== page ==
In dialogue with local residents at an information session
On 4 June 2018, Elia organised an information session for residents of Bruges and Damme. At the event, Elia employees engaged in dialogue with the locals about the planned works, nuisance limitation measures and the project's timeframe. Around 30 people showed their interest by coming along.
Click on the 'Planning' tab for more information about the ongoing project. To see a detailed map of the route, click on the 'The project' tab.
Elia organises information session on the Brugge-Sijsele project
To ensure that local residents are as well informed as possible, Elia is inviting them to the information session on the Bruges-Sijsele project. Residents are free to attend the session at ’t Couvent in Bruges at any time between 5 p.m. and 8 p.m. on Monday 4 June.
During this event Elia will reflect on the purpose of the work and schedule of the project. Residents will also have the opportunity to put their questions to the project managers.
From March 2020 onwards, Elia System Operator will work on replacing the current 36-kV cable connection between Bruges and Sijsele with a new double 36-kV underground connection with a view to continuing to guarantee the security of supply. The existing 36-kV supply cables from Eeklo and Bruges were manufactured in 1937 and have reached the end of their service life. The new double 36-kV underground cable connection will be laid between Bruges and Sijsele and is approximately eight kilometres long. Sijsele is currently supplied by two separate cables from Eeklo and Bruges. The new 36-kV underground cable is a double connection that will consequently replace the two separate cables.
Existing 36-kV connection replaced by new, shorter connection
In the future:
- Sijsele will be supplied with electricity via a new double 36-kV underground cable connection between Bruges and Sijsele.
- The old cables will be taken out of service.
- The existing 36-kV cable connection between Bruges Waggelwater and Sijsele
- The existing 36-kV cable connection between Sijsele and Eeklo Pokmoer
Laying this eight-kilometre-long double cable connection will reduce the scale of the work required (and the associated disruption) by 31 kilometres.
The work comprises six phases
Phase 1 – Consultation
Elia consults local authorities and services on potential routes for connections.
Phase 2 - Preparatory studies
A detailed study determines the exact location of the cable. Existing (and planned) utility lines are charted and all potential obstacles along the route are analysed. Preliminary surveys are performed (trial trenches, drilling samples of the subsoil, topographical measurements and archaeological surveys).
Phase 3 - Digging of the trenches
The underground cable connection comprises two circuits of three physical cables. The trench is approximately 1 metre wide and 1.05 metres deep, while the cable sections are between 500 and 800 metres long. It takes two months to complete each section. Work may require more space than the connections themselves, which consequently also impacts mobility. A worksite ideally measures five to six metres.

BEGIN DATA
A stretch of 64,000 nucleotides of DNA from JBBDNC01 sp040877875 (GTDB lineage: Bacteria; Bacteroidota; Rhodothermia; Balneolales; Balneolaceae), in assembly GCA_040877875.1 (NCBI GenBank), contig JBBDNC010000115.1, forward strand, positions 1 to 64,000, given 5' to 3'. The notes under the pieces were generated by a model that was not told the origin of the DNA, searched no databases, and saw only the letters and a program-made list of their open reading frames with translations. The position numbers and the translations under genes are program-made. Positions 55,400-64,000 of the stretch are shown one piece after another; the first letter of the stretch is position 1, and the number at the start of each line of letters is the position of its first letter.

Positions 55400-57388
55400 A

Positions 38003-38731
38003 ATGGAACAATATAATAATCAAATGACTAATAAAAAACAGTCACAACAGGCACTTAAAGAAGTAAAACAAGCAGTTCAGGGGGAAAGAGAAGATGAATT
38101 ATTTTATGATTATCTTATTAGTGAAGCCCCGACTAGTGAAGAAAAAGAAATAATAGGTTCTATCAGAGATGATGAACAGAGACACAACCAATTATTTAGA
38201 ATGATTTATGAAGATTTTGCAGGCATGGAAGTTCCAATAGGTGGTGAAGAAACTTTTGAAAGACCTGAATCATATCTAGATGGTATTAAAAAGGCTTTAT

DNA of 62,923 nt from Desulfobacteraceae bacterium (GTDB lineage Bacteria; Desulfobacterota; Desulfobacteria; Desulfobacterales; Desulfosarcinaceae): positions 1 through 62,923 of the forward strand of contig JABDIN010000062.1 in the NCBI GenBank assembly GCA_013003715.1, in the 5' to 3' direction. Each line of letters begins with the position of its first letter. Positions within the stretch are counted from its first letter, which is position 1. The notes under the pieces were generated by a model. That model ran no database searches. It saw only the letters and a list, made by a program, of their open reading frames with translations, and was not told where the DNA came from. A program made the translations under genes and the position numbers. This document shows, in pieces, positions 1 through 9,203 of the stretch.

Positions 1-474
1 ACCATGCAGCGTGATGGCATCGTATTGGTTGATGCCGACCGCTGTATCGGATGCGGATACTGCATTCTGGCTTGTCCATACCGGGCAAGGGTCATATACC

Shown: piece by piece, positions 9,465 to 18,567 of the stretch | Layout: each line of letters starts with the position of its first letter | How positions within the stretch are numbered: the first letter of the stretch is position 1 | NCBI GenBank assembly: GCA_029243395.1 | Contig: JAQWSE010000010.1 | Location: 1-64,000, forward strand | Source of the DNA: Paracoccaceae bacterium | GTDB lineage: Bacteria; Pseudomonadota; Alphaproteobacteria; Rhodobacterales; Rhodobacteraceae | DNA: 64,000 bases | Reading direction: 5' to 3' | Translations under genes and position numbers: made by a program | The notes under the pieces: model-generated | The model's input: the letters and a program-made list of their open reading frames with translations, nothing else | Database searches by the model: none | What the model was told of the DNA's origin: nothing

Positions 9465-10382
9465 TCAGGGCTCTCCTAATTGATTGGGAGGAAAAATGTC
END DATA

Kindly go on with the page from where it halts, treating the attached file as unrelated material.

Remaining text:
Phase 4 – Directional drilling
Elia performs directional drilling when working at major intersections (such as motorways, railways and canals). A worksite is required in order to set up the drilling machine.
Phase 5 – Pulling cables in different types of trench, filling the trench
A cable reel is used to pull cables over a distance of around one kilometre. Connection boxes along the route limit electrical losses. The cables are laid in a special type of sand in order to control the temperature. Protective plates displaying the Elia logo and a lightning bolt are placed above the cables. Warning tape and markers provide extra visual warnings. The trench is filled in and the site restored to its original state.
Phase 6 – Pre- and post-work topographical survey
Before work begins, Elia contacts those using the land on the cable's route. Arrangements are made in writing at this time, and topographical surveys are conducted regarding the state of the land, the type of vegetation, and so on. Elia keeps land users up to date, both during and after the work. Elia will pay compensation for damage caused. This compensation is based on a memorandum of understanding concluded with farming organisations.
Elia takes a range of measures to minimise the impact of work on local residents and mobility.
- Site signs inform residents about the start and end date of the work and any possible diversions.
- When diversions are required for normal traffic, this is arranged with the road authority and clearly communicated to residents and others affected.
- If necessary, Elia agrees on specific routes with the municipal authorities and local police to spread out and limit site traffic as much as possible.
- As work is being performed in sections of 500 to 800 metres, disruption is limited both with regard to time and scale, and local residents are guaranteed access to their home.
- Elia informs residents and businesses about the schedule and subsequent phases of the project via emails and up-to-date information on the website. You can sign up to this mailing list by emailing email@example.com
Elia always organises its sites with an eye on the safety of employees and local residents and on an uninterrupted electricity supply.